Personal Blog

The Mixed Feelings I Have After Seeing My IB Results - Shreya Sachdev

Hi everyone! I hope you’re all having a nice day. For today’s blog post, I thought I would share my feelings regarding my IB results with all of you today. As most of you know, I recently completed the International Baccalaureate Diploma Program and I’ve been having a nice little holiday ever since. However, I’ve also been anxiously waiting for my results because they determine where I go to university. Yesterday was the 6th of July, the day my results were released, and just today I received the breakdown of each subject (what I received on paper one, paper two, paper three, internal assessments, written assignments, orals, etc) and to be completely honest, I was very surprised by my breakdown of each subject. The truth is, everything that I thought I did badly on I did well on, and everything I thought I did well on I did badly on. In this post, I’ll be talking about why I’m surprised by my results and why your predicted grades might not necessarily line up with your final results. Keep in mind that everyone has different experiences and that what I’m going to be sharing is only based on my experience. If any of you are entering the International Baccalaureate Diploma Program soon or are currently in the middle of the program, then I hope this blog post can help you out, especially if you’re wondering the extent to which your results will change when they are externally marked. I know that this was something I was certainly wondering when I was in that position. I do, however, want to point out that I will not be sharing my total IB score and if that’s what you came to find out, then you might as well exit out of my website right now. Without further ado, let’s get started!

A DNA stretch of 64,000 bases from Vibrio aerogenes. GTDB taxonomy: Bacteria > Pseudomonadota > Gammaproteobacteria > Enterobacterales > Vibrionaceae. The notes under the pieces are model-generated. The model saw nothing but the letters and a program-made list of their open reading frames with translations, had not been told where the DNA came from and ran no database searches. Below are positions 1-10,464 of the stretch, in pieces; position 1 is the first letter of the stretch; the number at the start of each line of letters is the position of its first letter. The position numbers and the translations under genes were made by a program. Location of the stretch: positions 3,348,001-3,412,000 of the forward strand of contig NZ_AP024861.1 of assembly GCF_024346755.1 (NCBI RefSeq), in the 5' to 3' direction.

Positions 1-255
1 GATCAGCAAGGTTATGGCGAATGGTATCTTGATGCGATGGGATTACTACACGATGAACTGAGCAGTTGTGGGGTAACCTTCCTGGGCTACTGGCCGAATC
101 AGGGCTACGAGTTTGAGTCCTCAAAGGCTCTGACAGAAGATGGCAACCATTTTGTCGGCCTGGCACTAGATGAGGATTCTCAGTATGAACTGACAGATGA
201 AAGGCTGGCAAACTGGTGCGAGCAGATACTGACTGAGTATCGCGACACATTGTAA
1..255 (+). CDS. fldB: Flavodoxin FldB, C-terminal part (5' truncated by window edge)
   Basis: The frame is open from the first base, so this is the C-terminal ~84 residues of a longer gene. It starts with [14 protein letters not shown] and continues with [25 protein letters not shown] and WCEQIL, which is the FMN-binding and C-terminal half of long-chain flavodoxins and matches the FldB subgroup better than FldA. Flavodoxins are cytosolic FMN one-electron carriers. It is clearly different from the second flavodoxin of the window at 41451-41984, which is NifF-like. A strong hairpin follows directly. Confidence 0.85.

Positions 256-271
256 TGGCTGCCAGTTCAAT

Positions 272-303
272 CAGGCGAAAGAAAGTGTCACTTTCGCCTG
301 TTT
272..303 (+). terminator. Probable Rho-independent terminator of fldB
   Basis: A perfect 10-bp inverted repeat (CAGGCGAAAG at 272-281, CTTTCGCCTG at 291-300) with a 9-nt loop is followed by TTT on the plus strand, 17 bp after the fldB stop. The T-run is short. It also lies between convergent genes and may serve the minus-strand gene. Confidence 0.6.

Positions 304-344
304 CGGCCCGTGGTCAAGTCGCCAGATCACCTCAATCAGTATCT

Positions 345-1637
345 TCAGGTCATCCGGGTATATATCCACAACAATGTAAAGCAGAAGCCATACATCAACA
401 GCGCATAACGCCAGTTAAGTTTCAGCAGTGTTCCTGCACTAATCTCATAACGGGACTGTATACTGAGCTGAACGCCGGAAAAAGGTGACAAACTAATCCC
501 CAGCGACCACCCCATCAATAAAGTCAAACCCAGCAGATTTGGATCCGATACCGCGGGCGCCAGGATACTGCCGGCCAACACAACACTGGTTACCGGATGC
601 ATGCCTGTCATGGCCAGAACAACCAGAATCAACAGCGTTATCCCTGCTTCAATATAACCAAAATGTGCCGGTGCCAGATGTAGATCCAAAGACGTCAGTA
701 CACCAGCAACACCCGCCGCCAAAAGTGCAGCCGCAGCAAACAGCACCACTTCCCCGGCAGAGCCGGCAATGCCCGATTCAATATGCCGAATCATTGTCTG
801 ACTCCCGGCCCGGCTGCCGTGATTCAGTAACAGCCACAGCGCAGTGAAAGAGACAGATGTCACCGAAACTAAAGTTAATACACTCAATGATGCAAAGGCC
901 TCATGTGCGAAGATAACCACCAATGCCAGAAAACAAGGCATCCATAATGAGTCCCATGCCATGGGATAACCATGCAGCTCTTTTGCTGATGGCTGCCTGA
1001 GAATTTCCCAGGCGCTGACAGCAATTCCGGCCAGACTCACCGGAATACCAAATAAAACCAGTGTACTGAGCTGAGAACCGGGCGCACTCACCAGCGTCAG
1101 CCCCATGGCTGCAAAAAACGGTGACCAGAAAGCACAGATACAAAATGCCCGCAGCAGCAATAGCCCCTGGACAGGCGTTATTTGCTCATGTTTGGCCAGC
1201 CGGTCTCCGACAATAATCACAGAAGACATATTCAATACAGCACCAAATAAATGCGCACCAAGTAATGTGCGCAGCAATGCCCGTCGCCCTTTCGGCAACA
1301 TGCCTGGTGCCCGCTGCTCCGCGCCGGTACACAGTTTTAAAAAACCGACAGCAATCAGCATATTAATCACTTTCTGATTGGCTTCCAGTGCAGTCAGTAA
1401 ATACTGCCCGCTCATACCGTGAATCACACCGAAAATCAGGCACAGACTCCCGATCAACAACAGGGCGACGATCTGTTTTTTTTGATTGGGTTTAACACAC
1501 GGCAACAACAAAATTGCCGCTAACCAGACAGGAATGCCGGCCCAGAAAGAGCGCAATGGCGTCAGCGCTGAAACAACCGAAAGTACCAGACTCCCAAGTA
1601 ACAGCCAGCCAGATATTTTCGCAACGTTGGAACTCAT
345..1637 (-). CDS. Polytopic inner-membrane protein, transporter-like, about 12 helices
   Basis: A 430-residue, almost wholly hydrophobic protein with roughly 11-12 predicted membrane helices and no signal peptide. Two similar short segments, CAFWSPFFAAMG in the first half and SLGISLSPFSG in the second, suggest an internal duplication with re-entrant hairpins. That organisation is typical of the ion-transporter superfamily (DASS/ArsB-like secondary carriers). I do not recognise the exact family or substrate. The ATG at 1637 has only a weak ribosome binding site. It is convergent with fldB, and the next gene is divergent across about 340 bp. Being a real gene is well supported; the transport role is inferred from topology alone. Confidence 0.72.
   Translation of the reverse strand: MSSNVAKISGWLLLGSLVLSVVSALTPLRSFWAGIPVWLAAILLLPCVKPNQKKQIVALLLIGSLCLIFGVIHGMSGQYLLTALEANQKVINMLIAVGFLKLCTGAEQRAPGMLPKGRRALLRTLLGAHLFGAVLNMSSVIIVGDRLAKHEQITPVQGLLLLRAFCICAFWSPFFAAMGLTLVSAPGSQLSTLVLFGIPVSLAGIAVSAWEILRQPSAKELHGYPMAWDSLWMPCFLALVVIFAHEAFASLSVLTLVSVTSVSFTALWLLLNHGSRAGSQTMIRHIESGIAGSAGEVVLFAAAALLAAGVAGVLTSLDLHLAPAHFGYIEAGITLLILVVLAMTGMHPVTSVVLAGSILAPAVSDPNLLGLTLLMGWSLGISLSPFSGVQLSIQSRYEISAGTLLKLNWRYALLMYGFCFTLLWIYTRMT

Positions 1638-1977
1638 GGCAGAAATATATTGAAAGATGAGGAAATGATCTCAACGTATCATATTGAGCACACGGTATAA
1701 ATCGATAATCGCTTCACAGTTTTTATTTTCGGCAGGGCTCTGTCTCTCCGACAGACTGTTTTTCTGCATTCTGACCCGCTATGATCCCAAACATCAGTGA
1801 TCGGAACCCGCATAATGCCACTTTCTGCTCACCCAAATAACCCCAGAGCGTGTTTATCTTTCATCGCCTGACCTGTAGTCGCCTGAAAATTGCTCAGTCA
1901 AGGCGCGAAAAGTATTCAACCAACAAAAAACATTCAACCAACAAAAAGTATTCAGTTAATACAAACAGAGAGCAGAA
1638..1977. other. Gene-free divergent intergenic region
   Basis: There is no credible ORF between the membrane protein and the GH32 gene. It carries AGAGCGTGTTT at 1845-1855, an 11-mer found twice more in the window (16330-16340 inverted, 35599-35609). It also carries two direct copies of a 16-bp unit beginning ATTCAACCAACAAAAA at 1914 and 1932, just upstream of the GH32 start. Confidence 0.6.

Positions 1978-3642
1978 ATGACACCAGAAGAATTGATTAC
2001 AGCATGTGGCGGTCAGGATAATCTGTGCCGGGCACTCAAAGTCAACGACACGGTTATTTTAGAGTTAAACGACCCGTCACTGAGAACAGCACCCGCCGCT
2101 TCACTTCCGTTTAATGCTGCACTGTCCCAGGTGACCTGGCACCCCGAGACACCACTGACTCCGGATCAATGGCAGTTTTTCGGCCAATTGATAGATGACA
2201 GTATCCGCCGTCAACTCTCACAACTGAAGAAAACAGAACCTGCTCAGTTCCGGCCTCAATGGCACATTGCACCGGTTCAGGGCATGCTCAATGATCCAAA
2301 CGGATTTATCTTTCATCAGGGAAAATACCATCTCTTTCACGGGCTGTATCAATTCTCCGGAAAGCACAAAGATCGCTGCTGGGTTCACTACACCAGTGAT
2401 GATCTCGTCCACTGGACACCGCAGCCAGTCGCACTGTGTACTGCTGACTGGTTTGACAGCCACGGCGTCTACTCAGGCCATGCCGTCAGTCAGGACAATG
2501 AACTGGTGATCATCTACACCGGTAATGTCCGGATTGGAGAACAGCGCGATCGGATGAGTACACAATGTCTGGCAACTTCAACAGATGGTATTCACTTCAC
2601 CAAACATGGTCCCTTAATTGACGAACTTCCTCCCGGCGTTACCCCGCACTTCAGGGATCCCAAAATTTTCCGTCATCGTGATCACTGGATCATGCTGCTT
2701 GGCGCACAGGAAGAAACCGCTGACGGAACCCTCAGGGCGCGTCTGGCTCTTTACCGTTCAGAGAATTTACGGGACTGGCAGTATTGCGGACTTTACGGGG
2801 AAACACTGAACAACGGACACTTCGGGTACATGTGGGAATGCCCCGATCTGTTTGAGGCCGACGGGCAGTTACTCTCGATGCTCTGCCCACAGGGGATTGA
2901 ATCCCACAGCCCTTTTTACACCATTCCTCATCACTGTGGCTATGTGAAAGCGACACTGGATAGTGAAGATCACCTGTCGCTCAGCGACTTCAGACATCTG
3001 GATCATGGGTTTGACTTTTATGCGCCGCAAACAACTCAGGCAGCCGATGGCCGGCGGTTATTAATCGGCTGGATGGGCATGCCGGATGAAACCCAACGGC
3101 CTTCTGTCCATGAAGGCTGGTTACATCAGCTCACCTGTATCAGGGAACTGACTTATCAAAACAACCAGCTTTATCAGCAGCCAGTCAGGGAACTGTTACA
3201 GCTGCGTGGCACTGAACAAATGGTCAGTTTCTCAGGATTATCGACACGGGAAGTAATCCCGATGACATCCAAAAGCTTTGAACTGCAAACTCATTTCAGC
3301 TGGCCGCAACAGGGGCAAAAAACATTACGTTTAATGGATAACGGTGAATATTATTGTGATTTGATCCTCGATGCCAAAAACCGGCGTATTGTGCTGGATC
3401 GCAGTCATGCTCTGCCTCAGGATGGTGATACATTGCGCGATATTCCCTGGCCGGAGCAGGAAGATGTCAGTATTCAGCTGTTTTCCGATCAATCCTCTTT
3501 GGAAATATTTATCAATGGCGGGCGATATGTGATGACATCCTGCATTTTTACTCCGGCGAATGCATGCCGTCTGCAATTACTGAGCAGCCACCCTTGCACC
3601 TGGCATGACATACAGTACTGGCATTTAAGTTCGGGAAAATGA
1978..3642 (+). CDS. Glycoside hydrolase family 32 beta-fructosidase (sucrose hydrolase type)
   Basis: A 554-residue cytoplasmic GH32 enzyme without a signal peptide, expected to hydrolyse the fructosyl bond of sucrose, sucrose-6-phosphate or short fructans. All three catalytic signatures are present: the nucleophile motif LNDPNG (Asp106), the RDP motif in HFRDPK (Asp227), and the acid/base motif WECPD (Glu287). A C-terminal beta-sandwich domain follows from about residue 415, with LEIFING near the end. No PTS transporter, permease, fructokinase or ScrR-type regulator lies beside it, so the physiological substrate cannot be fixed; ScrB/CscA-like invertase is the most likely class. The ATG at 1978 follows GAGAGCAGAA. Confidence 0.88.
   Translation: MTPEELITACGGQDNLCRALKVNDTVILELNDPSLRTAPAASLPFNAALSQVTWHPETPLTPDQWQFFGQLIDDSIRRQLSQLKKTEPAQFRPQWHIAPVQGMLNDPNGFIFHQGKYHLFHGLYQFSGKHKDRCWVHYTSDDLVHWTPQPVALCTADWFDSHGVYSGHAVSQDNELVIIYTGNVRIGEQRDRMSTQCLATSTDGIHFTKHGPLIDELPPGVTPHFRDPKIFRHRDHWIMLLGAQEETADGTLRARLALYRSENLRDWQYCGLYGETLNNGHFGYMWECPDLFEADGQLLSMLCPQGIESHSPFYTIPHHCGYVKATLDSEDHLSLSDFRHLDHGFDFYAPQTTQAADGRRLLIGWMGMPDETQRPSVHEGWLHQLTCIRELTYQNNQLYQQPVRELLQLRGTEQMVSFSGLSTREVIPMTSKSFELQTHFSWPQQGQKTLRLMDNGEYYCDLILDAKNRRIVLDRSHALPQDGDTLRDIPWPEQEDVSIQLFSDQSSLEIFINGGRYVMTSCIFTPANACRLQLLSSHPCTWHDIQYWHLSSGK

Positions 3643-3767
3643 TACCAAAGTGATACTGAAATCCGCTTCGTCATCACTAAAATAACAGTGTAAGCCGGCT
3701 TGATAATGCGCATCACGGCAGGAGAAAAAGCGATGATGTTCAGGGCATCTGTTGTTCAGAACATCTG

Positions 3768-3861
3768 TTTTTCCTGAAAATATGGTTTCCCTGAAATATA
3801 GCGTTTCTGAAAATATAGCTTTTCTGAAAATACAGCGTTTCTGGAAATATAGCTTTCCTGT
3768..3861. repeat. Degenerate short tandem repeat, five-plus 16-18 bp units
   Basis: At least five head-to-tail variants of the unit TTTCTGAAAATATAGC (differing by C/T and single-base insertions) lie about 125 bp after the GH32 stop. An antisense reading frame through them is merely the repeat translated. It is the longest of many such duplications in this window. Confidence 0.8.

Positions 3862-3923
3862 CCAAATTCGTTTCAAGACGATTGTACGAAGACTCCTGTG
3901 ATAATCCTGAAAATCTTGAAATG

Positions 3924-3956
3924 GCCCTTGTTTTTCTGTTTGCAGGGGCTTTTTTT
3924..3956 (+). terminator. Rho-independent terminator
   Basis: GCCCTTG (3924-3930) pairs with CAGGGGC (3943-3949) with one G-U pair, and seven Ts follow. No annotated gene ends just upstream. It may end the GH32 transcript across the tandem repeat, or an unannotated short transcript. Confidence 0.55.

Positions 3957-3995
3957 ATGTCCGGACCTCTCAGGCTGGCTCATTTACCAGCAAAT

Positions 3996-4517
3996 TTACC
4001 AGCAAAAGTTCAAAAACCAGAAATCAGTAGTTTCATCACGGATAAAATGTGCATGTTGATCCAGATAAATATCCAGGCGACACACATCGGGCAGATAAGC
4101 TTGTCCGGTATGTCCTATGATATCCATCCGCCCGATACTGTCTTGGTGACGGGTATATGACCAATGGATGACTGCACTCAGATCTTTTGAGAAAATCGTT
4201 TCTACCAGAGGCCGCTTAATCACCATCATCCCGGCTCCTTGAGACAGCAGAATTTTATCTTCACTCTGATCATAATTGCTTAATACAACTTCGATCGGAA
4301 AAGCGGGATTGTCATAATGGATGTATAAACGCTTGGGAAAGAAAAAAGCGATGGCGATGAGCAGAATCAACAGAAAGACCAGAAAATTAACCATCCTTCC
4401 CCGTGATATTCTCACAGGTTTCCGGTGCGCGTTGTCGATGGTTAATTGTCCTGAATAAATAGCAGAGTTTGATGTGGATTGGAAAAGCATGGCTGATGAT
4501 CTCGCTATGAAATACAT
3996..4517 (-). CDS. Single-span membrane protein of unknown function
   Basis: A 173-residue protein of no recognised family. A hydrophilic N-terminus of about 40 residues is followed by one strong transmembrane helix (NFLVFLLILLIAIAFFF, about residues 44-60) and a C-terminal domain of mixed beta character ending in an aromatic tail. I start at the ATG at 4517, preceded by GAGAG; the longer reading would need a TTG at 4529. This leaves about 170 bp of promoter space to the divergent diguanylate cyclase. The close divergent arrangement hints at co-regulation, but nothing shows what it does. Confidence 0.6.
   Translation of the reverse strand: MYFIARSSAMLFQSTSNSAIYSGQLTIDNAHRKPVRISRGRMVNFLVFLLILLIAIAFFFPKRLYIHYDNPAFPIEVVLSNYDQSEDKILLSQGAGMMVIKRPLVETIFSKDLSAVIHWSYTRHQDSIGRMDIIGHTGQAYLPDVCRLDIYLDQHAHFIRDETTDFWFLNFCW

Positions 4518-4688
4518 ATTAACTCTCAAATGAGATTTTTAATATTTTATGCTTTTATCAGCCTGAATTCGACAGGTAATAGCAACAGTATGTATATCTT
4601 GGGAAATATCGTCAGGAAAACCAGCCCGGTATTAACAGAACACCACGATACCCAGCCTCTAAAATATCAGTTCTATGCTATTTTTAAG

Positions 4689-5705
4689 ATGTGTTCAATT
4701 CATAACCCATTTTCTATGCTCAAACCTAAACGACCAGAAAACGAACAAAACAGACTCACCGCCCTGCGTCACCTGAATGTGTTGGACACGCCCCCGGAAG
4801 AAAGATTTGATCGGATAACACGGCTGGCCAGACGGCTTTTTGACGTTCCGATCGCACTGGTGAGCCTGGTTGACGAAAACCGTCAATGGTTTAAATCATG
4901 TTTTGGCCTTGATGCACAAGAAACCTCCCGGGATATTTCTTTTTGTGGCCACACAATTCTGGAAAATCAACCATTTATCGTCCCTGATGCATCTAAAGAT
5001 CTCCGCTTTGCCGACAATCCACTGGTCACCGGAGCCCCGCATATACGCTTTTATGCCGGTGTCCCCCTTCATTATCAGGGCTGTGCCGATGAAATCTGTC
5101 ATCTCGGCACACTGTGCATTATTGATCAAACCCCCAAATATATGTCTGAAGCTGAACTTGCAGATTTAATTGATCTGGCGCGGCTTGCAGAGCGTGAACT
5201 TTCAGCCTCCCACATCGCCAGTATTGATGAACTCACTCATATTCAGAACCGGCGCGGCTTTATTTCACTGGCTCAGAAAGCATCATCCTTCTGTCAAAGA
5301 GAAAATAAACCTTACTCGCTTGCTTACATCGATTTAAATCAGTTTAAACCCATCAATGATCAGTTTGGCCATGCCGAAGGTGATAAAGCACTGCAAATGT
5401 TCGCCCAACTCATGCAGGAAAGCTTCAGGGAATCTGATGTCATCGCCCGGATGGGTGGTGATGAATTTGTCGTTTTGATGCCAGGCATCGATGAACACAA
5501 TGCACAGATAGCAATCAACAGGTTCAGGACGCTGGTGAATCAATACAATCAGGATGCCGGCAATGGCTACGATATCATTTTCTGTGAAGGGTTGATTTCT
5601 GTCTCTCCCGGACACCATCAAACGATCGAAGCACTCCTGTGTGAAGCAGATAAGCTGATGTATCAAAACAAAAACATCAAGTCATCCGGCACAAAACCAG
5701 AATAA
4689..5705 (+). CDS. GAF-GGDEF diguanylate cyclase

As I said above, everything I did badly on I did well on. This is especially true for History Paper One: History Paper One was my first exam and I was just so nervous taking it. My hands were shaking and I couldn’t think properly. On top of that, I had barely studied for the right thing. You see, in History Paper One, the IB can either choose to test you on Richard I of England or Genghis Khan. Now, because the IB had only tested candidates on Genghis Khan for the previous two years, I was certain that this year they were going to test me on Richard I of England. Therefore, 70% of my revision was focused on Richard I of England and only 30% of it was focused on Genghis Khan. On the day of my exams, guess what happened? The exam was based on Genghis Khan. Not only that, but they picked quite a strange area of topic to test us on. I knew a lot about Genghis Khan’s strategies and tactics on the battlefield since that’s something Genghis Khan is known for and is praised for, but I barely knew anything about his past life or how he became known as “Genghis Khan.” Unfortunately for me, the IB decided to test me on Genghis Khan’s past life. Therefore, I was very worried about what was going to happen to me as I read through the different sources. However, I tried to compose myself and when my exam began, I tried to answer the questions as best as I could. Whilst I was able to write a solid 2-3 pages for the essay, a lot of it was just bits and pieces from what I vaguely remembered and I genuinely did not think that what I was writing was even remotely correct. I tried to use big words and strong phrases to make it appear as if I knew a lot about Genghis Khan when I really didn’t. That’s why, when I saw that I got a 7 on History Paper One I was not expecting it at all. On the other hand, History Paper Two and Paper Three, which I thought I did extremely well on, I did not score a 7 even though I thought I would. I am 100% sure that if I gave my History exam to my own teacher, someone who is actually an expert on medieval history, he would mark down my Paper One but definitely mark up my Paper Two and Three exam.